WHAT DID I USE MY PHONE FOR?
Time: Half-hourly to hourly intervals.
Where: Everywhere, when meeting other people.
I text my friends on a regular interval of about half an hour or so. My team for a group project set up a meeting place for group work at Bugis Starbucks. That day, we changed the meeting place (Shaw Towers) at the last minute, and we moved to a different place, informing team members through WhatsApp. I realized this is what most meetings like nowadays; we set up a generic area (Bugis), and a rough estimate of where exactly we should meet (Starbucks), as well as timing (+-13:00). When the venue changed, one member found her way through Google Maps since she did not know where the place was. Another member had to be picked up from the MRT as she easily gets lost. A member texted her to know where she is, so she could bring her to the new meeting venue. Thus, despite wayfinding phone apps, human interaction still played a part.
When it was nearing the meeting time, we would start texting and if some people are running late, the people who planned to come earlier will slow down and relax since the other team members are not there yet. However, if others already arrived, the late person would speed up and try to rush. These behaviors reduced waiting time full of uncertainty for those who came earlier.
Without instant messaging, we would have to set up an exact time (13:00) and place to meet (Bugis Starbucks), with no changing of venues until all members are present.
Listening to music
Time: All the time, if possible.
Where: Public transport, bedroom.
I listened to music constantly through an earpiece. Whether I was doing chores or on the public transport, listened to music. When I was alone in my room, I also blasted music through my laptop speakers. When doing schoolwork on my laptop, I listened to Spotify and observe other people doing the same at Starbucks.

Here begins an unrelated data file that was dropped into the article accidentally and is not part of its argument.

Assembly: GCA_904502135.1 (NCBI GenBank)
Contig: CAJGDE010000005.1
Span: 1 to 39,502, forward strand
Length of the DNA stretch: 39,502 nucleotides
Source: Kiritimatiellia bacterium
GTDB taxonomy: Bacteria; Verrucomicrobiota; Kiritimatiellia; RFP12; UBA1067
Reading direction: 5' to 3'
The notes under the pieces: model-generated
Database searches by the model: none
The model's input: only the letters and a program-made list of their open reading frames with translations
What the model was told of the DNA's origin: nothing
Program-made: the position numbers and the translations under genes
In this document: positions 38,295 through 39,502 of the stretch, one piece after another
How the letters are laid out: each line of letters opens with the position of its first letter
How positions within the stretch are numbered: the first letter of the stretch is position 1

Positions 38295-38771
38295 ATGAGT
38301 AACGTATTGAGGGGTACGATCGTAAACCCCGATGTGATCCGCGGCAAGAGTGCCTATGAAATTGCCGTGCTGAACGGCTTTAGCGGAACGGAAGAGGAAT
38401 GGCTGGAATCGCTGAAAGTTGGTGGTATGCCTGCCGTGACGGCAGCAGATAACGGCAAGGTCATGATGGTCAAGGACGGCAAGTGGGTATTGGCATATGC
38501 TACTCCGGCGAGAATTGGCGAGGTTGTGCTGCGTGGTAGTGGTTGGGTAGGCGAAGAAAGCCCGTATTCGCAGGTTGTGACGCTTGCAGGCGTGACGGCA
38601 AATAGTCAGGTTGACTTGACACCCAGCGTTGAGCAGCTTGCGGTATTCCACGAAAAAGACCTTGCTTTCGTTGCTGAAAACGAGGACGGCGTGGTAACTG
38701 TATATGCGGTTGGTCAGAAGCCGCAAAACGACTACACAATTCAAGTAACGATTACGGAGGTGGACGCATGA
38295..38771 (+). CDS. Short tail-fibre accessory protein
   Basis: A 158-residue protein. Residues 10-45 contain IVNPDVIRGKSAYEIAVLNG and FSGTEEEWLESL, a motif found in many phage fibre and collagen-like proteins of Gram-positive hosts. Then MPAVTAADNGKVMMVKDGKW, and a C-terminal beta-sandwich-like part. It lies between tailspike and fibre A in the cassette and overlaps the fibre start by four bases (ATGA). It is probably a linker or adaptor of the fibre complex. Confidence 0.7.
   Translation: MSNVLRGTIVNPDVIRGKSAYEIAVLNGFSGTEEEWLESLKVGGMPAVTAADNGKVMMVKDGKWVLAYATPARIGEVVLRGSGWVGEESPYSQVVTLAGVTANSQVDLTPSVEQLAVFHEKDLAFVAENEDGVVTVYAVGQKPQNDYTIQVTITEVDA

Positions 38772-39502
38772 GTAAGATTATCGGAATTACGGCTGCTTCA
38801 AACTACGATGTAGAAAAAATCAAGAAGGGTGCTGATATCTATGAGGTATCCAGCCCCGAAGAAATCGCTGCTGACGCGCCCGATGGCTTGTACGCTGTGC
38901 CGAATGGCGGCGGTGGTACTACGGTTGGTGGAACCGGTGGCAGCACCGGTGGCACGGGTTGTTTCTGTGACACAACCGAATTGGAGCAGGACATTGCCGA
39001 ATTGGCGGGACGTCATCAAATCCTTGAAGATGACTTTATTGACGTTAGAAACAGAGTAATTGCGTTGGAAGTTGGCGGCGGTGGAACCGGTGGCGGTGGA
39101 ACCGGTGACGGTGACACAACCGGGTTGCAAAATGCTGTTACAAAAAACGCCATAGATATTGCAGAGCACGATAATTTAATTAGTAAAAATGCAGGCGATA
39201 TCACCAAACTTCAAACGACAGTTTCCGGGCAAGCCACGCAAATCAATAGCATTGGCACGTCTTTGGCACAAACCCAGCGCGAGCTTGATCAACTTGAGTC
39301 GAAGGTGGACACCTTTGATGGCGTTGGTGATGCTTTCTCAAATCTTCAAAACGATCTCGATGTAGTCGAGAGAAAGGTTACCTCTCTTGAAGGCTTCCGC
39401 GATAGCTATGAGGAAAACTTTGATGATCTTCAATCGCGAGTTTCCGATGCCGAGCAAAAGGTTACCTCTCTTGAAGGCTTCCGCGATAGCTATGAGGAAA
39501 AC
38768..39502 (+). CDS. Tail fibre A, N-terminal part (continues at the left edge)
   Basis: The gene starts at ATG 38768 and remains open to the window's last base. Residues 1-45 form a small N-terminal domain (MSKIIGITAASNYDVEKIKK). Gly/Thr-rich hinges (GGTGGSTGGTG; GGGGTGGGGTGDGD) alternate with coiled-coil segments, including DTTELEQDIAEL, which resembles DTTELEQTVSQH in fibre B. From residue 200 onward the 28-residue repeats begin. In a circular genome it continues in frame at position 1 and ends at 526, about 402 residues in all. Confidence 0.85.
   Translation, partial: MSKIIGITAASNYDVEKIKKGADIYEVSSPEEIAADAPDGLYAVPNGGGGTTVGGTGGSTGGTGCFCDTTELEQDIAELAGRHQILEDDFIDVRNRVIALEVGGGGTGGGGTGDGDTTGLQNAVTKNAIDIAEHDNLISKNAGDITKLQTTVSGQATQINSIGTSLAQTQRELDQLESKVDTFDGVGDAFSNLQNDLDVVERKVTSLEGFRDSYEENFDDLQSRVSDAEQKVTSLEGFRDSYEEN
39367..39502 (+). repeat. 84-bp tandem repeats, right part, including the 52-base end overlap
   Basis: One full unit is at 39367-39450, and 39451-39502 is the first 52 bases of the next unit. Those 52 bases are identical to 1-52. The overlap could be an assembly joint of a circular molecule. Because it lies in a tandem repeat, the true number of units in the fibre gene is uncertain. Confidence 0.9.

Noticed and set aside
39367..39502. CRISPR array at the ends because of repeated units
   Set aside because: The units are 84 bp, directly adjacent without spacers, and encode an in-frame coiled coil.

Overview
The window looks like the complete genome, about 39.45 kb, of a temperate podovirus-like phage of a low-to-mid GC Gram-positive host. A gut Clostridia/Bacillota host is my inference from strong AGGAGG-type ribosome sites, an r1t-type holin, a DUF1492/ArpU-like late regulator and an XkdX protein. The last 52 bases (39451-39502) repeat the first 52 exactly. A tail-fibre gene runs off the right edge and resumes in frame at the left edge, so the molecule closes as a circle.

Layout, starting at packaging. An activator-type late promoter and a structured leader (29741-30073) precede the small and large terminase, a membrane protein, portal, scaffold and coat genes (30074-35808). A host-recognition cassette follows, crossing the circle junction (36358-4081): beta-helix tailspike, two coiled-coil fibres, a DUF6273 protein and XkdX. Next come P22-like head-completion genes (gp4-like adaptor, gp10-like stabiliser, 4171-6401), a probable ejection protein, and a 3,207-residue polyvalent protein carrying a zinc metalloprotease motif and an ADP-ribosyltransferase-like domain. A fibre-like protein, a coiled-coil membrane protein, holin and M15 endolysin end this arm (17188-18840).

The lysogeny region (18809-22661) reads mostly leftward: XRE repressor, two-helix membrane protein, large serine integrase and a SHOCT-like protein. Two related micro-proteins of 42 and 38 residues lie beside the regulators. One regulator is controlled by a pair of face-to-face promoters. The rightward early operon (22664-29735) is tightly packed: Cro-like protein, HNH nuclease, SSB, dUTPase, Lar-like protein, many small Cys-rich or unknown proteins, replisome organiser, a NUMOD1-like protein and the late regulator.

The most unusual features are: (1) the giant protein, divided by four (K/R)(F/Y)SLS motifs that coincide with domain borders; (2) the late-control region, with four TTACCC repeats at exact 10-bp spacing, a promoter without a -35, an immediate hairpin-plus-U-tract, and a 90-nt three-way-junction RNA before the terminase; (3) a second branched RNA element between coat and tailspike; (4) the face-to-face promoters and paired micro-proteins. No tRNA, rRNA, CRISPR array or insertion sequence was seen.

Googling the most random information
Time: Exclusively when needed.
I was researching on hair colors and bleaching processes as I was going to dye my hair the next day. This information, I hoped, would help me in making a decision. It was so easy to obtain such helpful information especially as a layman in the area. I did not need to look through countless other information in books and magazines – simply type in my specific question and bloggers, online magazines, and beauty gurus’ knowledge were at the tip of my fingers.
Time: Every 3 hours or so, during free time/break time.
Where: Bedroom, public transport.
Instagram takes about 3-4 hours a day, with Facebook coming in second at less than 1 or half an hour. I also observe this of other people who are on their phones. It was
Looking up bus timings
Time: Leaving my room, at the bus stop.
I used gothere.sg, NTU Bus Routes, and iris NextBus to look up when the bus is coming. Although I was already at the bus stop and I just needed to wait, it seems like I was more at ease when I knew exactly how many minutes it is coming.
WHAT DID I USE MY LAPTOP FOR?
Time: Afternoon to night
Where: Bedroom, school, and team meeting.
I did my Visual Communication II and Typography II homework through Adobe Creative Suite (Photoshop and Illustrator). I used a scanner in conjunction to this to convert my handwriting to digital format, especially for Typography II. I also used Google Slides and Google Docs for teamwork, during my team meeting at Starbucks. It was especially convenient as Starbucks also provide free Wi-fi, which facilitates laptop and smartphone users.
Social Media and Instant Messaging
Time: Afternoon and night, for 1-2 hours.
Where: Bedroom, school, and team meeting.
I used my laptop for Facebook as well as WhatsApp Web. I check Facebook occasionally, as some of my classes (Contemporary Cultural and Creative Industry in Singapore, Design Thinking) uses Facebook as a platform to update students. For instant messaging, typing on my laptop is faster than on my phone. Moreover, sometimes I need to work on projects and chat with teammates at the same time – thus, WhatsApp Web is especially useful for this. During my team meeting, I also occasionally hear a soft “pop” from my friends’ laptops, indicating that they also use this platform.
Watching YouTube videos or movies.
Time: During breaks, mostly at night and late afternoon.
Where: Bedroom, school.
I was keeping up with the Netflix series A Series of Unfortunate Events, and thus I watched one episode with my friend that day. I also randomly watched entertaining YouTube videos from CollegeHumor and John Oliver. My friends also regularly shows me entertaining Youtube videos and introduces me to new TV shows. I realize that although I do not have a TV, I was not deprived of entertainment at all.